The number of safe havens for (Nasdaq: AMZN) affiliates is dwindling fast. Cash-strapped states are looking to the Internet retailer to help recoup their budget deficits, passing laws requiring Amazon to collect state sales taxes. The situation hasn't hit the critical stage yet, but a growing chorus now calls for the e-tailer to repent.

I'm not one of them.

Yeah, I'm the tax man
On the one hand, you have those advocating more and higher taxes. They argue that because Amazon doesn't need to collect sales taxes, it enjoys a competitive advantage over bricks-and-mortar based retailers like Best Buy (NYSE: BBY) and Barnes & Noble (NYSE: BKS), making its prices uncompetitive.

On the other hand, critics of the proposal point out that politicians are actually penalizing the small, independent entrepreneurs who use Amazon as a storefront, and who already have difficulty matching the marketing power of Best Buy or Apple. By taxing, these folks argue, you're not restoring an imbalance between two industry giants; you're giving one major set of corporations a huge advantage over small mom-and-pop shops.

Furthermore, because the sales taxes would apply in every state where Amazon and fellow e-tailer (Nasdaq: OSTK) run affiliate programs, such taxation would place both sites at a disadvantage to other online retailers that don't run affiliate programs.

In every crisis, opportunity
Some bricks-and-mortar retailers -- notably Best Buy, Barnes & Noble, Wal-Mart (NYSE: WMT), and most recently Sears Holdings (Nasdaq: SHLD) -- are attempting to make the most of this controversy. They're trying to lure to their own shops any affiliates that Amazon cuts loose. Whether that actually helps is debatable. For the affiliates, an online storefront isn't as important as a marketing partner with enough muscle to help them effectively compete against the same companies now trying to woo them.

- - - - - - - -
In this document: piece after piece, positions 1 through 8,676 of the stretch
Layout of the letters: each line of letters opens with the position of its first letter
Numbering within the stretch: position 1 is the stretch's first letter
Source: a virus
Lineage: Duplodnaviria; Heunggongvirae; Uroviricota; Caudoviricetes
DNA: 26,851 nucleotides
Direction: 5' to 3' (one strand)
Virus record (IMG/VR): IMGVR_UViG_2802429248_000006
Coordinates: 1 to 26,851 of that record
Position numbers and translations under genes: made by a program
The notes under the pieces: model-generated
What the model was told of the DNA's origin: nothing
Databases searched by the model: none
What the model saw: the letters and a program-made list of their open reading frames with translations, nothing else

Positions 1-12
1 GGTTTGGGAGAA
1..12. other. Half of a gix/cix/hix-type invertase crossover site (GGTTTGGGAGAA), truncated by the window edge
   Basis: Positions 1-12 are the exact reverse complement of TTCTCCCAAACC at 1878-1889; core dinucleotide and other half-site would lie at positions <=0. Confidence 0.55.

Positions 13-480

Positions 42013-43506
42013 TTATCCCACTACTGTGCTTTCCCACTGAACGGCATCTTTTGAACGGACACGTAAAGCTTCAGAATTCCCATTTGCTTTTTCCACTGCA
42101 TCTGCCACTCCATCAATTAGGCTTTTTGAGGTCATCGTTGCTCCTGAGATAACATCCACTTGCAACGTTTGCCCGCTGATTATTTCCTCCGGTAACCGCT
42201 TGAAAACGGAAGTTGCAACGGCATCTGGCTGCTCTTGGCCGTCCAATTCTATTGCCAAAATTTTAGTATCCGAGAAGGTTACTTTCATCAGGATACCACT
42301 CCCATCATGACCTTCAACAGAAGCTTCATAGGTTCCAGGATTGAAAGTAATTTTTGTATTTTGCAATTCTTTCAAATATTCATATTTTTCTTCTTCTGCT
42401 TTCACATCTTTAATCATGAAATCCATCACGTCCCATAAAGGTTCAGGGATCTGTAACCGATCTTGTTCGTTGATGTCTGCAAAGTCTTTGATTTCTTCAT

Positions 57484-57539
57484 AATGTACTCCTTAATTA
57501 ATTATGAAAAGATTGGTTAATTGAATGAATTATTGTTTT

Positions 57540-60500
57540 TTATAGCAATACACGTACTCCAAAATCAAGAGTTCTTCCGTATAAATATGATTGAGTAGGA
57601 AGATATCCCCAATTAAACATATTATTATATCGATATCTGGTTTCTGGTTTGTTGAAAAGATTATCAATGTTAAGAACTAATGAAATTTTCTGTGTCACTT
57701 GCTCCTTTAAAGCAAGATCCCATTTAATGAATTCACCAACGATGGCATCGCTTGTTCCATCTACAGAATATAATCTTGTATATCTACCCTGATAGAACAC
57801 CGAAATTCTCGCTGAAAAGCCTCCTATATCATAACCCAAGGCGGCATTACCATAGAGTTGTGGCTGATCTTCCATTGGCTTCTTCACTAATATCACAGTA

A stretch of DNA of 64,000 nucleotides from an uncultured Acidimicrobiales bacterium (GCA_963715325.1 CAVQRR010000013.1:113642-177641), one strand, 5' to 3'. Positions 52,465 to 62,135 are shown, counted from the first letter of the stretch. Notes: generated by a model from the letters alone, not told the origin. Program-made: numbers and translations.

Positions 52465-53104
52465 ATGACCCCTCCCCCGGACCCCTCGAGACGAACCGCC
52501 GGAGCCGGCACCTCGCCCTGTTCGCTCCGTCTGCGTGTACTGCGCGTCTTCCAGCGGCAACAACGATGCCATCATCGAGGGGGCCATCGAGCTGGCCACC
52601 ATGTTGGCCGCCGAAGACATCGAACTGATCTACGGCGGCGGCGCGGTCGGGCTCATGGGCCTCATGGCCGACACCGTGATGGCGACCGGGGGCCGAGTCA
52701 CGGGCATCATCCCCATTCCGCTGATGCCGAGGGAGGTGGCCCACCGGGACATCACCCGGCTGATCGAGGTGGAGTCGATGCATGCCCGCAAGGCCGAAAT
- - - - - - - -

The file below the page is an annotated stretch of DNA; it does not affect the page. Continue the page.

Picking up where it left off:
Sears can try to attract wayward affiliates all it likes, but I don't expect the retailer to benefit from its efforts. Its flagging sales have little to do with Amazon's tax advantages. The old-line retailer would do better by investing in its stores instead of advocating more taxes on its rivals. J.C. Penney (NYSE: JCP), with a footprint that's about one quarter the size of Sears, spends more on its stores than the once-venerable retailer does.

Note also that the states won't realize any appreciably greater tax receipts by enacting these laws, since Amazon still won't pay taxes there. Instead, the e-tailer will simply close up shop, as it has done so far. But many of the small entrepreneurs who rely upon the out-of-state sales that Amazon provided will be wiped out. According to a study done by GSI Commerce last year for one retailer client, sales dropped by 10% once it had to collect sales taxes. So you can't imagine many of the affiliates holding much good will toward Sears for ruining their platform, since a Sears' storefront isn't exactly an even trade-off.

You can run...
...but Amazon is running out of places to hide. If every state in the nation makes Amazon pay sales tax, you'll see an end to the affiliate program altogether. It'll be a speed bump for Amazon, for sure, but with affiliates accounting for less than 10% of Amazon's revenue, the hit won't be debilitating -- for the company, at least.

The initial reaction of the market, though, might not be so considerate, and shares could get sold off hard. That might create a great opportunity to pick up Amazon's shares.

You can stay on top of what Amazon's doing, and how its rivals are maneuvering, by adding the stock to the Fool's free portfolio tracker.

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Fool contributor Rich Duprey does not have a financial position in any of the stocks mentioned in this article. You can see his holdings here. We Fools may not all hold the same opinions, but we all believe that considering a diverse range of insights makes us better investors. The Motley Fool has a disclosure policy.